Biden and Xi to Convene in California for Talks on Trade and U.S.-China Relations

President Joe Biden and Chinese President Xi Jinping will hold crucial discussions on trade, Taiwan, and the management of strained U.S.-Chinese relations during their upcoming meeting in California.

In a significant diplomatic move, President Joe Biden and Chinese President Xi Jinping are scheduled to meet in California on Wednesday, marking the first face-to-face engagement between the leaders of the world’s two largest economies in almost a year, according to officials from the Biden administration. The meeting is set to take place on the sidelines of the Asia-Pacific Economic Cooperation summit in San Francisco, kicking off this Saturday.

Negotiations for the meeting continued up until the eve of the summit, with the White House confirming the anticipation of the encounter weeks prior. However, due to security concerns, officials declined to provide specific details about the meeting’s location in the San Francisco Bay area. The summit is expected to draw thousands of protesters, adding an additional layer of complexity to the high-stakes talks.

The meeting agenda is filled with challenging issues, reflecting the deepening complexities in the U.S.-Chinese relationship over the past year. Tensions have escalated over issues such as new U.S. export controls on advanced technology, the downing of a Chinese spy balloon by Biden, and Chinese objections to a stopover by Taiwanese President Tsai Ing-wen in the U.S.

Key topics on the agenda include Biden urging Xi to leverage China’s influence on North Korea amidst concerns over ballistic missile tests and support for Russia in the Ukraine conflict. Additionally, Biden is expected to emphasize China’s role in preventing escalation in the Israel-Hamas conflict, leveraging its influence as a major buyer of Iranian oil.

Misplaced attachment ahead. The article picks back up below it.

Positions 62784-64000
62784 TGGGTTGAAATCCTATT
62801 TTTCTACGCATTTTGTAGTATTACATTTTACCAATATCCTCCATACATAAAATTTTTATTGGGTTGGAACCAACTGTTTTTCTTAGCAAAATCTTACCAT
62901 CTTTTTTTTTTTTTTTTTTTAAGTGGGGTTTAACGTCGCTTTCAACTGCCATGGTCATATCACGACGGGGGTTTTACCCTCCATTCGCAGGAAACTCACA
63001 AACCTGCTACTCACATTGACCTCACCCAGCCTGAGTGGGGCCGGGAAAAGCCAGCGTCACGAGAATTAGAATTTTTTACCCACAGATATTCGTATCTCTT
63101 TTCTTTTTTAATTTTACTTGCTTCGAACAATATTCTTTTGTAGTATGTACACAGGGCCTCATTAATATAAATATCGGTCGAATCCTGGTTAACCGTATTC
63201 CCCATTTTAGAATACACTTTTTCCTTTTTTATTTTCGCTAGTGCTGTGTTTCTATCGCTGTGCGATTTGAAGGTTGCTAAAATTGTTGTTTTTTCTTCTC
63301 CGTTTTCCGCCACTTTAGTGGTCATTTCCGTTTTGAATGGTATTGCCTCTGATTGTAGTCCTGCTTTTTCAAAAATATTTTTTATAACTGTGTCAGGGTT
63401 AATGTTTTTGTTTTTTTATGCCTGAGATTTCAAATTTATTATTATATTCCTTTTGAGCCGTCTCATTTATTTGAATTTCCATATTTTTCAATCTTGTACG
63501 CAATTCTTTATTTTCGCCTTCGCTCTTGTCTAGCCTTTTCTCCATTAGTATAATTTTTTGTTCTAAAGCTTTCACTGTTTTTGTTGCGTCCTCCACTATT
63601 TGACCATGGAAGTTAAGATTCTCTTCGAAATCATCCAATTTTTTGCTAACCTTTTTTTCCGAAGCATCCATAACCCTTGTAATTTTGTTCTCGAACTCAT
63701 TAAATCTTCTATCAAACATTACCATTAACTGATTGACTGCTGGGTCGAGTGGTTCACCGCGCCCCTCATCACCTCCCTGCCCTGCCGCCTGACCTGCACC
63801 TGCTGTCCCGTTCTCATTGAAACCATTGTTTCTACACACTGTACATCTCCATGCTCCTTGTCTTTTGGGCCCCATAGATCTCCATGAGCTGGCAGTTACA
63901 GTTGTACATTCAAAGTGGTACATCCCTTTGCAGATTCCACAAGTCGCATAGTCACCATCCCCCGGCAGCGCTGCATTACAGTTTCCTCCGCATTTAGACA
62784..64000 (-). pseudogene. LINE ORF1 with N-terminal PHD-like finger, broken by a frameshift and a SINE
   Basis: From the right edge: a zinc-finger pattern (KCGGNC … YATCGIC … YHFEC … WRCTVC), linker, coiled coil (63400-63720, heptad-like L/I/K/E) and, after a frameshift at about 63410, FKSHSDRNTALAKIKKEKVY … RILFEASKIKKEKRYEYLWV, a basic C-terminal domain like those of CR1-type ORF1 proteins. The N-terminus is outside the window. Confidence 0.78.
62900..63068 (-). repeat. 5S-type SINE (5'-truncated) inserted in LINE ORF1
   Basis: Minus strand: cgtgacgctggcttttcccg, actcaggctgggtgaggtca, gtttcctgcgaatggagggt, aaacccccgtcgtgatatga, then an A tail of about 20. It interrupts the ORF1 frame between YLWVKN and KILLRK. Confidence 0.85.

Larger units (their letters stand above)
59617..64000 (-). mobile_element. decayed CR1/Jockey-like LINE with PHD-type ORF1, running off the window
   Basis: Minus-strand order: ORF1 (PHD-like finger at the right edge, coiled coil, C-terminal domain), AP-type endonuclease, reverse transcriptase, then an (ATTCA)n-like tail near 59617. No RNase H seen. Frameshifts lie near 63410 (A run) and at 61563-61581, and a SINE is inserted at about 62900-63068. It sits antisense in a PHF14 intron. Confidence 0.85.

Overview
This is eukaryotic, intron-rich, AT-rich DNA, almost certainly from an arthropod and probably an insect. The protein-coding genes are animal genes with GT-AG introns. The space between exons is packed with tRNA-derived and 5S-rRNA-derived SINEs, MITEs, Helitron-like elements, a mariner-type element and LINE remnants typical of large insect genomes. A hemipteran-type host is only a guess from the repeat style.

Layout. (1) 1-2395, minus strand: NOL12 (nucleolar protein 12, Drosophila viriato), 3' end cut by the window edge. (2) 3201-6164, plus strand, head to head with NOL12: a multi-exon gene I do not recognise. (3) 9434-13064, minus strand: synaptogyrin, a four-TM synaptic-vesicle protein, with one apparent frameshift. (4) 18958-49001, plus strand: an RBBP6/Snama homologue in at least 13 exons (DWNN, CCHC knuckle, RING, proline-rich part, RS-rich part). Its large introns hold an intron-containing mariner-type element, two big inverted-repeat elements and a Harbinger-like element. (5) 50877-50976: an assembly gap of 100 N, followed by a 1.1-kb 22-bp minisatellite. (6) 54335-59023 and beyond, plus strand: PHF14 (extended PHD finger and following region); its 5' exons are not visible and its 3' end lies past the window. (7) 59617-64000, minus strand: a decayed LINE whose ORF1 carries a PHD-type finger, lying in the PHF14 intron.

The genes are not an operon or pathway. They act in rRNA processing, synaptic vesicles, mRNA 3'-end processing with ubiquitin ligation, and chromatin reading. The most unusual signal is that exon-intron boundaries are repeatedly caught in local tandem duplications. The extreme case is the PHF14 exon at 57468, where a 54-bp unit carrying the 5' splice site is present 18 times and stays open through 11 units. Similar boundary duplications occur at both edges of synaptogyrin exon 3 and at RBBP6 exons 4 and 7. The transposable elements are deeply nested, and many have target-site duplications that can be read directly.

The meeting comes almost a year after the leaders’ last encounter during the Group of 20 summit in Bali, Indonesia. The discussions then centered around China’s actions toward Taiwan, Russia’s invasion of Ukraine, and other global issues.

Looking ahead, the United States anticipates a potentially challenging year in U.S.-Chinese relations, with Taiwan’s presidential election in January and the U.S. presidential election next November. Managing contact with Taiwan remains a sensitive issue, with Beijing viewing it as encouragement for the island’s independence.

In light of disinformation concerns, the Biden administration has made it clear to China that any interference in the 2024 election would raise strong concerns. The restoration of military-to-military communications is also a priority, given the recent spike in unsafe encounters between U.S. and Chinese ships and aircraft.

As tensions persist in the South China Sea, Biden is set to underscore the U.S. commitment to the Philippines following incidents involving Chinese ships in the contested region. The exact venue of the meeting has not been publicized, as both sides carefully consider security measures.

Amidst the diplomatic discussions, San Francisco is gearing up for protests on various issues, including climate destruction, corporate practices, and the Israel-Hamas war. The San Francisco Police Department is preparing for multiple protests, emphasizing the city’s commitment to respecting peaceful mobilization while maintaining zero tolerance for violence or property destruction.

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